Yesterday I made a long-intended visit to the Olympic Mills Commerce Center, the circa-1927 cereal mill that has been renovated by Works Partnership Architecture and Beam Development into a series of flexible creative spaces for mostly design-based tenants. Some rough edges not withstanding, I like this building and its rehab a lot.
The original structure, known since 1950 as the B&O warehouse (for the former Baggage and Omnibus Company), has an eight-story concrete grain elevator and extends to nearly a full city block with its two-story warehouse.
A series of four courtyards cut into the warehouse with skylights to bring in natural light. These double-height courtyards, encircled by second-floor catwalks, are the most pleasant and photogenic portions of the building. They’re clad in slatted wood (made of 2x6 flooring) that was re-milled from several wood grain cribs that had been part of the tower’s grain elevator.
OlympicMills08R In a recent home magazine article I wrote, the homeowner talked about enjoying the high volumes that existed even in rooms with relatively small square footage. I thought of the same with these four spaces. Rather than one huge atrium, like you’d find at Montgomery Park, you have four that are small enough to feel intimate yet large enough to feel expansive. And the slatted wood is gorgeous. This some will surely find too hyperbolic, but while the Olympic Mills Commerce Center may not be quite at this level of sophistication, inside the courtyards of this huge, rough-edged former cereal mill, I felt the hint of a Buddhist temple, or some light filled Alvar Aalto building like the Mt. Angel Abbey Library.
The architects had different plans for furniture than the identical red couches in the quartet of spaces. “We were also hoping that each courtyard would be populated with a different furniture strategy,” Works’ Bill Neburka said in a recent email. “One would be old work tables for impromptu meetings, one would be salvaged wood chairs of all types. I was always really intrigued by how you could see a record of human patterns by the residual chair placement in Bryant Park in NYC: sort of like tracks in the sand. We're still working on that one.”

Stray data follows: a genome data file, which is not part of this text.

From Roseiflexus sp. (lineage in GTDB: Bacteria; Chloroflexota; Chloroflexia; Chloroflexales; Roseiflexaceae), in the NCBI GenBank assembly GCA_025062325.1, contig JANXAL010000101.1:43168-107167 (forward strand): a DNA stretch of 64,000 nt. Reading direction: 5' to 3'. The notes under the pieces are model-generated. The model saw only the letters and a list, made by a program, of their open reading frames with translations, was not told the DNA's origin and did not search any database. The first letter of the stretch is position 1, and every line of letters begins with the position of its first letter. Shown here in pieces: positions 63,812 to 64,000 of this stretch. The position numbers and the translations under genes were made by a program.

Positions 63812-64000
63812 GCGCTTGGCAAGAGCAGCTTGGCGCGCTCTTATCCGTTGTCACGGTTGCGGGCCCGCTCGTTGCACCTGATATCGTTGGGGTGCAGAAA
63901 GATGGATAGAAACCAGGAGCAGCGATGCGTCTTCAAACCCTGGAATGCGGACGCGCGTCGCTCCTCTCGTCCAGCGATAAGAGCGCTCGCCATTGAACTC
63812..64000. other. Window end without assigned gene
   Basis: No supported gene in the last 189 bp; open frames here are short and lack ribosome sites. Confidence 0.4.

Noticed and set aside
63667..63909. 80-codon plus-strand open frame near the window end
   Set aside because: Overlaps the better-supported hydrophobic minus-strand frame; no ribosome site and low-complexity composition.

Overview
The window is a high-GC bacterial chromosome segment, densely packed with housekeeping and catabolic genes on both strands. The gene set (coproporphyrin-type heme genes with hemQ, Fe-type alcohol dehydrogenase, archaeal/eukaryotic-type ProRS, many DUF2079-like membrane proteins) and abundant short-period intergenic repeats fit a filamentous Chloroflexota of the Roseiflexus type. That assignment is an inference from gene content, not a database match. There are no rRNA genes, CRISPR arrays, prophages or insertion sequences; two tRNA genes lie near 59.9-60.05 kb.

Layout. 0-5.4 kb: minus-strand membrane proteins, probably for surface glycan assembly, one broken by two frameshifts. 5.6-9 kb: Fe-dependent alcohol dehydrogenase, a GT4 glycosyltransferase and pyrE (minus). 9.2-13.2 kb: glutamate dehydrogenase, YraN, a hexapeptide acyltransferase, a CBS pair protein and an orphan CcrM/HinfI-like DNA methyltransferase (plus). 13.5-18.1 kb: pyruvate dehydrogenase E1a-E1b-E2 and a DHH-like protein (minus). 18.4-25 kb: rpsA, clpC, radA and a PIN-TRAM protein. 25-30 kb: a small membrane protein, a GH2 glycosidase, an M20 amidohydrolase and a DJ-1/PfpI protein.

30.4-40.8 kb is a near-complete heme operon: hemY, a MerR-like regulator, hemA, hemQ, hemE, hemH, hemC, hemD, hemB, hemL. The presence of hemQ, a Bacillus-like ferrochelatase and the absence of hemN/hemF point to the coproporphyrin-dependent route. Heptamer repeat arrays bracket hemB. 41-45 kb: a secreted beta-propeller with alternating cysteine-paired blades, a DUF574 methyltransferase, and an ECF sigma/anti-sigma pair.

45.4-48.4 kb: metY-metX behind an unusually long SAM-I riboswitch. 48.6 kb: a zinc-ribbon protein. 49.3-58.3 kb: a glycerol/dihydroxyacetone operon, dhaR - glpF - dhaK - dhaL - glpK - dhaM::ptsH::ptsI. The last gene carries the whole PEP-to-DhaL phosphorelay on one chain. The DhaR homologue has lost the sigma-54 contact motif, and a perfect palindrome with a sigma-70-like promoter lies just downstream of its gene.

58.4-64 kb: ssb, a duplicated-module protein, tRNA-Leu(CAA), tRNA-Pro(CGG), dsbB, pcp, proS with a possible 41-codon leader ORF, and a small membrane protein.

Even so, getting accomplished a historic renovation like this one, which could have been full of countless surprise-expenses, I don’t think the couches are so bad for a start. Maybe it’ll just need to be up to the tenants to take initiative in creating that kind of community—tables or no tables. There is also a lot of artwork, banners and other stuff hanging from the walls, perhaps too much in my taste. But I can see its effectiveness in encouraging these tenants to form that kind of intra-building community.
OlympicMills18R Although most of my time was spent exploring the interior courtyards, I also took the elevator up to the top floor of the grain elevator. It is still unoccupied, unlike most of the rest of the building, and there seemed to be some residual construction going on there. But as the tallest building in the Central Eastside (or at least close to it), and just across the river from downtown, Olympic Mills offers some tantalizing views.
When the building was purchased in 2005, the tower and base of the building were painted two different colors, which broke up the mass of the huge old mill. But this time around, the new paint job, a sort of earthy orange, was used throughout the exterior. As a result, one gets a much stronger sense of the building as a big portion of Portland’s east-of-the-Willamette skyline.
OlympicMillsrendering It makes me wonder what modern buildings might someday be built in the neighborhood to contrast the wonderful historic industrial structures like this one. Hopefully we won’t make the same mistake as some did in the Pearl District, pairing new faux-industrial with the old warehouses. That’s certainly not happening at the Olympic Mills Commerce Center, though, which has new life but nevertheless feels, in its materials and character, like one connecting thread from past to present and beyond. "It's a super-cool building," Neburka adds. "We just tried to stay out of our own way."
by Brian Libby, 2008
Published with permission of Portland Architecture